Axillary lymph node dissection is still performed as a staging procedure since lymph node status is the most important prognostic factor in patients with breast cancer. Sentinel node biopsy may replace routine axillary lymphadenectomy, especially in patients with small breast cancers. This study investigated whether ultrasonographically guided fine-needle aspiration cytology (FNAC) of the axillary lymph nodes in clinically node-negative patients was an accurate staging procedure to select patients for sentinel node biopsy.
One hundred and eighty-five consecutive patients were included. All had axillary ultrasonography and detected nodes were categorized according to their dimensions and echo patterns. Ultrasonographically guided FNAC was carried out if technically possible. These results were compared with the results of the sentinel node biopsy and subsequent axillary dissection.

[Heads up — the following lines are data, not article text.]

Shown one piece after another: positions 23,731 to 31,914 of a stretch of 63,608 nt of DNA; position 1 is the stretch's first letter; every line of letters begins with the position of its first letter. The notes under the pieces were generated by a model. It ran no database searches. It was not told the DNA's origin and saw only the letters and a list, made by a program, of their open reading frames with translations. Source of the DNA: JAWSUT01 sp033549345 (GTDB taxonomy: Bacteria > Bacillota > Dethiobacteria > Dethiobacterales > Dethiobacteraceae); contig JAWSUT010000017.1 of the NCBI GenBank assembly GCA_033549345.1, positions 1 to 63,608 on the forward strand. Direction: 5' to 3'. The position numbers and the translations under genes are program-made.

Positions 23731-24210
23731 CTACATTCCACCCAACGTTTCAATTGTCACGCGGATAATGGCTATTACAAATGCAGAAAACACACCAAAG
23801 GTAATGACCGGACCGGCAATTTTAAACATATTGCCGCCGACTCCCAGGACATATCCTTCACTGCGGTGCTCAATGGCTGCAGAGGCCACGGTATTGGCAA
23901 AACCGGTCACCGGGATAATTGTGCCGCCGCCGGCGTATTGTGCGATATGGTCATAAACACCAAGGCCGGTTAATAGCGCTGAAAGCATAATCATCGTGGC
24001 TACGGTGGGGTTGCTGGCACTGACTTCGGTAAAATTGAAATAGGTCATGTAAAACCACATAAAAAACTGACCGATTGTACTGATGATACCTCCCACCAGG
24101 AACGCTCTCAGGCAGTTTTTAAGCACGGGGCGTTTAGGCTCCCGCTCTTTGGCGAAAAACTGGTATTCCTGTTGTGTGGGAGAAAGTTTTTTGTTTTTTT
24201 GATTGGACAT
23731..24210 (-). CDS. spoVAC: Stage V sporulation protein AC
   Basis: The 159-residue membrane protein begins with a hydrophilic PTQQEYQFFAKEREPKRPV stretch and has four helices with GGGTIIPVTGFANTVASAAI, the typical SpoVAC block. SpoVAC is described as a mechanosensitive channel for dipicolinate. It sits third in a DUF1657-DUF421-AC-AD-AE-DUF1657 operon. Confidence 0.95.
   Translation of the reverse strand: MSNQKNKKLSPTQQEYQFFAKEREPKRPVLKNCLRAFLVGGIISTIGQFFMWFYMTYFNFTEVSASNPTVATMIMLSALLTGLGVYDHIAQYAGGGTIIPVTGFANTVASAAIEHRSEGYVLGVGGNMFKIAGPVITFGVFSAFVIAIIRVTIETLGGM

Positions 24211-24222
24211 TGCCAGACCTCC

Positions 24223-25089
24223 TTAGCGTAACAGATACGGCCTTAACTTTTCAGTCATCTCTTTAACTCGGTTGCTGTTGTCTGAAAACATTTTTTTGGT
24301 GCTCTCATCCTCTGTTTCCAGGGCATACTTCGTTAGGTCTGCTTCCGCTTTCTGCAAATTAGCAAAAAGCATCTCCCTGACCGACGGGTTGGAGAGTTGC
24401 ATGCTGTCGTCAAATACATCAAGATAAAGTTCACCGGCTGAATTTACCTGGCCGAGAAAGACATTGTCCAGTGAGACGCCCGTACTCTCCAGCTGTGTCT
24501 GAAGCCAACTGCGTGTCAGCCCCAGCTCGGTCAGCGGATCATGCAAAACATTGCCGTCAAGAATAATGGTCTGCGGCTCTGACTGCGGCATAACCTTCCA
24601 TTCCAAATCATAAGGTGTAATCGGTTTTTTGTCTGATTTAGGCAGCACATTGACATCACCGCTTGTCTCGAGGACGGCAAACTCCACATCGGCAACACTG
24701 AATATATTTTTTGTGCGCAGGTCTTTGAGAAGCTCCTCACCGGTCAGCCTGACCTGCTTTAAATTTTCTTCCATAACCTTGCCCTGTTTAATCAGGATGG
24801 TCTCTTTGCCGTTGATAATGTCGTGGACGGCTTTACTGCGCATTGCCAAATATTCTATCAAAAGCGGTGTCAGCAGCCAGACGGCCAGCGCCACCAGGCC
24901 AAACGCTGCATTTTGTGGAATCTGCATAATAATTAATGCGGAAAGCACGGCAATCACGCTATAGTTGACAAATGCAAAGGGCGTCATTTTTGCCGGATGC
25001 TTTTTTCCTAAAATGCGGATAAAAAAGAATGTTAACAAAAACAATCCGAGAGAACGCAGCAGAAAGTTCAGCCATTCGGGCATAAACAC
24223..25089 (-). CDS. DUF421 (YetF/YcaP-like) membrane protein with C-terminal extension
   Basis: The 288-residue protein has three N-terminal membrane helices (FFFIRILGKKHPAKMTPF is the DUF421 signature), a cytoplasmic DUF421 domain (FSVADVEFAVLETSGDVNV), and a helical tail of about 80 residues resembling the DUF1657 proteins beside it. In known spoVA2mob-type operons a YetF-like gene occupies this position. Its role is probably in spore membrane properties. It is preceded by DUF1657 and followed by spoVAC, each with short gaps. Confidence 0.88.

In 116 patients no lymph nodes were detected by ultrasonographic imaging. Of 69 patients with visible nodes, 31 had malignant cells on FNAC. There were no false-positive results. Some 87 of 185 patients had axillary metastases on definitive histological examination. Ultrasonography was sensitive in patients with extensive nodal involvement. Failure of the examination was caused by problems learning the method, difficulty in puncturing small lymph nodes and sampling error.
In patients without palpable axillary nodes, a sentinel node biopsy could be avoided in 17 per cent since ultrasonography combined with FNAC had already diagnosed axillary metastases. The method is particularly valuable in larger breast cancers. © 1999 British Journal of Surgery Society Ltd